"Business season of a Tony Robbins podcast and I want to thank you for joining me recently had the honor and the incredible opportunity to have my dear a friend and my business partner. The legendary dill gross speak at my business mastery program here at early August Bill. Bill is the master of business when I I said I'm not exaggerating. Bill has personally started from scratch built an exit from seven companies each one from zero to over a billion dollars each. That's more than double with greatest investor supposedly before then of all time was which is Eli on Musk. I mean he's truly one of the greatest Unicorn founders of all time Kabila looks for those opportunities those giant big problems or things are broken brainstorm technology solutions to fix them and then he starts building a company out of it and in these last twenty three years he's taking his little company called idea lab accompanied that was one of the first incubators in the world and he's been able to build so many companies and create so many jobs specifically during these two decades. I do you have more than one hundred and fifty companies and it's created more than ten thousand jobs and more than forty five successful. IPO's acquisitions few leaders about even wouldn't UNICORNS. They call them. You Know Company started from nothing to a billion dollars. You know a Tech Company on the market valuation of over a billion. That's what we're talking about. Say Unicorn and Dylan started and exited seven of them seventy two billion Egypt's blows my mind and what's really cool is bill has just recently built another company called Energy Fault that I'm also partner and investor in and it's a solution as you'll discover in on this podcast for solving the big problem with the big problems is we now renewable energy sources like solar and wind and are actually cheaper than petroleum so why aren't they distribute it because you can't store them so you get all this electric solar electricity for example in the daytime but the time you need it is at seven PM. I'm at night and you just don't have the ability to store in the ways of story that many people are doing are so expensive or toxic batteries when you discover what his strategy outages that Energy Vault is done in blow you away while it's always gonna blow you away. It's bone with the marketplace this fast company. He wanted to twenty nine hundred world changing ideas award on energy but just a couple of weeks ago we raised one hundred ten million series B funding from Softbank's Vision Fund so so that we can continue to eliminate our dependency on fossil fuels. They see it as the future so get. This bills created a new company every single day at at least five days a week last twenty years now that's what he called being a master of business to say the least and all them we're going to be great successes with the idea for them and he pushes pushes through those to find what are the very best. They can take the highest level of impact in the world and so part of this podcast. I wanted you to hear bill. Sharing kind of his top lessons of all time is a serial entrepreneur and then in part two. I WANNA make sure couple things that we didn't cover it. We did a brief interview with them as well so you're GONNA ideas. Here's about how to raise capital how to pitch investors. You know his visions for the future and how it affects your business in your career so I know you're gonNA enjoy this podcast. This is a chance to meet a brilliant man. My dear friend my partner growth. You talked about all the things that I've done ever successful. You didn't talk about my sixty failures. I definitely learned a lot from those failures. I'm going to try and share some best learned lessons from my entire career about those especially with you. I I wanted to talk about my journey but I'm going to tell you the top forty top ten things that I wish someone had told me forty years ago when I was first getting into business and talking about what most passionate about right now my journey started by selling candy at the bus stop in junior high school. I have candy bars in my old pan and add that I took from my mother I I went to save on drugstore and bought skills and Bazooka snickers for aiding the third sense they were selling them. Three quarter were dime. They're selling three quarter and I mark them up to a whopping nine cents at the bus stop so I made a wop in two thirds of a cent per bar but I sold candy bars and I loved it and it wasn't really buy low and sell high it was is by not so low and sell it barely a little bit higher but I made four hundred dollars selling candy bars junior high school and that was really really thrilling to me and it was my first taste of entrepreneurship is it's quite quite exciting. What did that one hundred dollars was go out and buy a old rusted shop. Smith Shop Smith was a five and one tool school for woodworking and metalworking and I was really excited about because they've just taken woodshop high school junior high school and I was really excited to make things with my hands make things out of wood and I bought this old. Shop Smith Four Hundred Dollars D rusted rewound the motor put it back together and I started making things like checkerboards lamps and carved bowls and I even went and bought. I don't know if you remember this back in the days of dial telephones. You couldn't even own your own phone back then. At and T. had a monopoly on the phones. You had to rent your phone so you could and by one but on the US marketplace for broken phones I could go by old phones ripped apart. Take the innards out Polish up the bills and put them inside these little plexiglas boxes this and sell them for forty nine dollars. I used to go to the swap meet at the Rose Bowl squad meet near where I lived in southern California to sell these and I love doing this. I love taking the I love the the idea of taking parts and re manipulating them and making them more valuable. The basic tenets of entrepreneurship is trying to add value and I was doing that in my own little way as a young teenager in southern California then I grew up to be fifteen years old in nine hundred seventy three during the huge energy crisis. I don't know how many of you remember this but there were long lines of cars just to buy rationed gasoline you can only by five dollars gasoline per day based on the lasted the license plate on honor even number days based on the calendar and I lived in Studio City and here on Ventura Boulevard their lawn line's a mile long just to get your five dollar rational gasoline and I saw this and I thought this is ridiculous. The idea that somewhere in the world we're digging oil out of the ground and rationing thing it to make our lives more just a little bit more comfortable and yet. We have a lock on this. There's gotTa be another way to power our planet so that got me early interested in renewable energy. I I started reading everything I could about that. I went to the library and read about solar energy. I read about wind power. I read about stirling engines these magical devices that convert heat to electricity and I started making kitchen plans for them. It was really my first real company solar devices. I started this Lamelo business when I was fifteen and I made these kits and plans that I sold in the back of Popular Science magazine little kids to make solar parabolic concentrator little stirling engines but the thing I really learned from this was about mail order nail order was the big big thing back then and I read every book at the Library About Mail order. What are the tennis. Did they said over and over again. which is a very powerful lesson? Even today is test test test test. Everything try little variations test and learn make some small change see what happens and I tested everything. I tested the size of my ads. I tested the wording of my ads. I tested the color of the envelopes. I sent back out. I tested this style of handwriting. I used to calligraphy somebody envelopes and pampered some of the others at type right some of the others I I tried everything just to try and get the best performance and I saw a huge differences just keeping track of things on a little paper strategy about what worked and what did and that is still the very very early training for me of testing every variable really really valuable for me even to today sort of ices led me to college. I I put this on my college application. I had made enough money. I saw ten thousand kits and plans at four dollars each so actually pay my way through the first two years of college. It probably even got me accepted to college because I wrote about got an application but then in college I got bitten by the Audio file bug because there was some senior in my dorm that had these incredible speakers that I couldn't afford but there's a student shop on campus purpose and I knew woodworking and someone said what are you doing shop. You can build your own speakers so I start learning how to make speakers and started making friends on campus and making it for all the professors on campus and start start selling them in the Pasadena area. I made a whole business making these high end. Audio loudspeakers and school even helped me get a patent on what am I speak designs back then and that helped me really grow my business. I it took a year off between my junior sophomore junior year to make enough money to pay for my junior and senior year and this little business. GNP loudspeakers for Gross National Products was the business that I used to pretty much make my way all the way through college until I graduated the exact month that I graduated in nineteen eighty. One was the month that the hyped came out. I went down to my computer land store in Pasadena and got to first. PC THIS PC for five thousand dollars at two floppy drives a green monochrome monitor with eighty characters by twenty-five no hardest hardest got even been invented at. I really was so excited just to get to begin to computerize my business. I why to make better loudspeakers I WANNA keep track of my accounting all by bookkeeping keep track of all my orders and I was really excited what the PC could bring on a number getting that I wonder how excite was even though it was pretty powerful back that I started writing software to put accounting practices into my business and we call it a CPA plus and and then I started using Lotus one two three when it came out which was really exciting this a CALC was the first spreadsheet and then load us really took off the IBM platform and I made a natural language program. I'm to make it easier to use Lotus one two three so I started a separate business upstairs from my speaker business where we sold the software came to Las Vegas Comdex show hello in one thousand nine hundred eighty four and someone from low to Saad and took it back and said you should take a look at this company we heard from CEO of Lotus. We flew out to Boston. Show it for them and they acquire a company for ten million dollars. It was unbelievable really really unbelievable so that was my first real success at intellectual intellectual property the previous business. I told you I was working with my hands. This is my first chance really working with my mind really trying to take ideas and turn ideas into more value and that was intoxicating that was so exciting to do that to be able to use your brain power to take something of value x and turned into you why even more was really really exciting and and is the foundation pretty much of all entrepreneurship so I got my first taste of that. I moved to Boston to work for Lotus. It was very exciting. Lotus was the biggest software company in the world time even bigger than Microsoft. Microsoft wasn't even public yet at that time. Lotus was one of the first billion dollar software companies. I learned everything about the software business there. I signed a one year contract back by stayed there for six and a half years. I loved it there. I learned so much from Lotus and I probably would have never left. Had My son started kindergarten in one thousand nine hundred one my youngest son you're five years old at the time. I dropped them off on the playground. I don't know if you remember this with your children but I remember waving goodbye to them on the playground and just thinking while I'm turning him over to the school system. I wonder if he will fall in love with learning like I did. I had that magical fourth grade teacher. I wonder WHO's his teacher. That will inspire him. I hope he has that. I thought maybe software do that. There was educational software at that time but it was all skill and drill.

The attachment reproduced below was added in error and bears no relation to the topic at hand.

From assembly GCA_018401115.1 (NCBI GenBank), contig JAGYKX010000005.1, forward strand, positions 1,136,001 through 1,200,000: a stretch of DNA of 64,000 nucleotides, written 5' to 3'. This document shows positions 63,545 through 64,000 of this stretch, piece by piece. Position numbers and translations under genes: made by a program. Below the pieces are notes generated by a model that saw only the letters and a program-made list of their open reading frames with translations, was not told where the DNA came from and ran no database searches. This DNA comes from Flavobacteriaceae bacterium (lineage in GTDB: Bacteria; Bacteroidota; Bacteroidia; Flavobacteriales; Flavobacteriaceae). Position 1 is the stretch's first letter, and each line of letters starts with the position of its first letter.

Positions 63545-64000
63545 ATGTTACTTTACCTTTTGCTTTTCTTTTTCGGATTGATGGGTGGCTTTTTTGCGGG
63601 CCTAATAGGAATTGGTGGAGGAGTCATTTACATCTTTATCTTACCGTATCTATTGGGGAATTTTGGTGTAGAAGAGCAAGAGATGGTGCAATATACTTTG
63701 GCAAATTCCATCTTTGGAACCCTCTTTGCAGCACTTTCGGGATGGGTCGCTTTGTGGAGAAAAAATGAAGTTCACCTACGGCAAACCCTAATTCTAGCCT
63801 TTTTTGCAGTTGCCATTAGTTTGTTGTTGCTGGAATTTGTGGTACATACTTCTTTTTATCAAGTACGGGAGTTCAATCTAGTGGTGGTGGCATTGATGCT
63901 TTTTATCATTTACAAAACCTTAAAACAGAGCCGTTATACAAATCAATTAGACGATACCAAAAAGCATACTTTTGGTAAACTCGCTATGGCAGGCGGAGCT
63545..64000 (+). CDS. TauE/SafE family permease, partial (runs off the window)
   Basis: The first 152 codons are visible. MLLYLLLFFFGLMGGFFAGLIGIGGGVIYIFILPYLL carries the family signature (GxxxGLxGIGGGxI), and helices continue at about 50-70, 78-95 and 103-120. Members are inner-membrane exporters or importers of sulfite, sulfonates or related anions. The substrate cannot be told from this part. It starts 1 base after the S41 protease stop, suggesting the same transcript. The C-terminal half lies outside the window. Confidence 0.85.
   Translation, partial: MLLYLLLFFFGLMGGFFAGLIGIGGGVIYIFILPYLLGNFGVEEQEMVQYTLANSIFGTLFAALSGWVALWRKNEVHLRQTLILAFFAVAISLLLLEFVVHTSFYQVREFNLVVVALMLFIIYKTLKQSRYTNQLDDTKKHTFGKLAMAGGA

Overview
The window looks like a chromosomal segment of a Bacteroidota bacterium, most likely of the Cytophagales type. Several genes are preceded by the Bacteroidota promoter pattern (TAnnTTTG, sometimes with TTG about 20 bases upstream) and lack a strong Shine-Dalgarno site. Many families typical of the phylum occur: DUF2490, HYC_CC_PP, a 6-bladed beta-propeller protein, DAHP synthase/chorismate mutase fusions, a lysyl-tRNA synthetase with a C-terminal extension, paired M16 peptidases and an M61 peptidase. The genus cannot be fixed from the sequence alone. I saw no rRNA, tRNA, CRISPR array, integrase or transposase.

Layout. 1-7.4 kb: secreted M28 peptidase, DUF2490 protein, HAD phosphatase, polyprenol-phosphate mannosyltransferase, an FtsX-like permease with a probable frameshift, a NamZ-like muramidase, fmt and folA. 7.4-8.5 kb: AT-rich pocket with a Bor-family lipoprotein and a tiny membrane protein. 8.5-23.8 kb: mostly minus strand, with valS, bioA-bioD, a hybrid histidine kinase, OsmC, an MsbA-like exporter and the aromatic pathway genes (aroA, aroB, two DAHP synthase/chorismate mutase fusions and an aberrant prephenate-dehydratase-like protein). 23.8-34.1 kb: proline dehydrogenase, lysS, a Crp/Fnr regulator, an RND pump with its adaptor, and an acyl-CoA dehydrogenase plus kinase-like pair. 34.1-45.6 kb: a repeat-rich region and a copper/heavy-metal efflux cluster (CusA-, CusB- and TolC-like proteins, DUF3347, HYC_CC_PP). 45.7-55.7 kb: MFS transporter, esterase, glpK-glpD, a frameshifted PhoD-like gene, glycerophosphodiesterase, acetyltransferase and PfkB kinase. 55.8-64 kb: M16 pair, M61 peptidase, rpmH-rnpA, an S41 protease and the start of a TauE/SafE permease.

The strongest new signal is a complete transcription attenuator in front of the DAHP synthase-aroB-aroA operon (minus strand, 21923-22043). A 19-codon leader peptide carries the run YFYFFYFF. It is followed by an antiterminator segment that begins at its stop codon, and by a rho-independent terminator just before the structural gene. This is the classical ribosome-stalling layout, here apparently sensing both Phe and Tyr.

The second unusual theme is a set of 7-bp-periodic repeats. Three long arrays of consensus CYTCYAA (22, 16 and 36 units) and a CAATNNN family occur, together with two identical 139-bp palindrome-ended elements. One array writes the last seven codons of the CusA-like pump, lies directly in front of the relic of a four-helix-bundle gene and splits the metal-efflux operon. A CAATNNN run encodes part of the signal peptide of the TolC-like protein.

"bill gross" Discussed on Masters in Business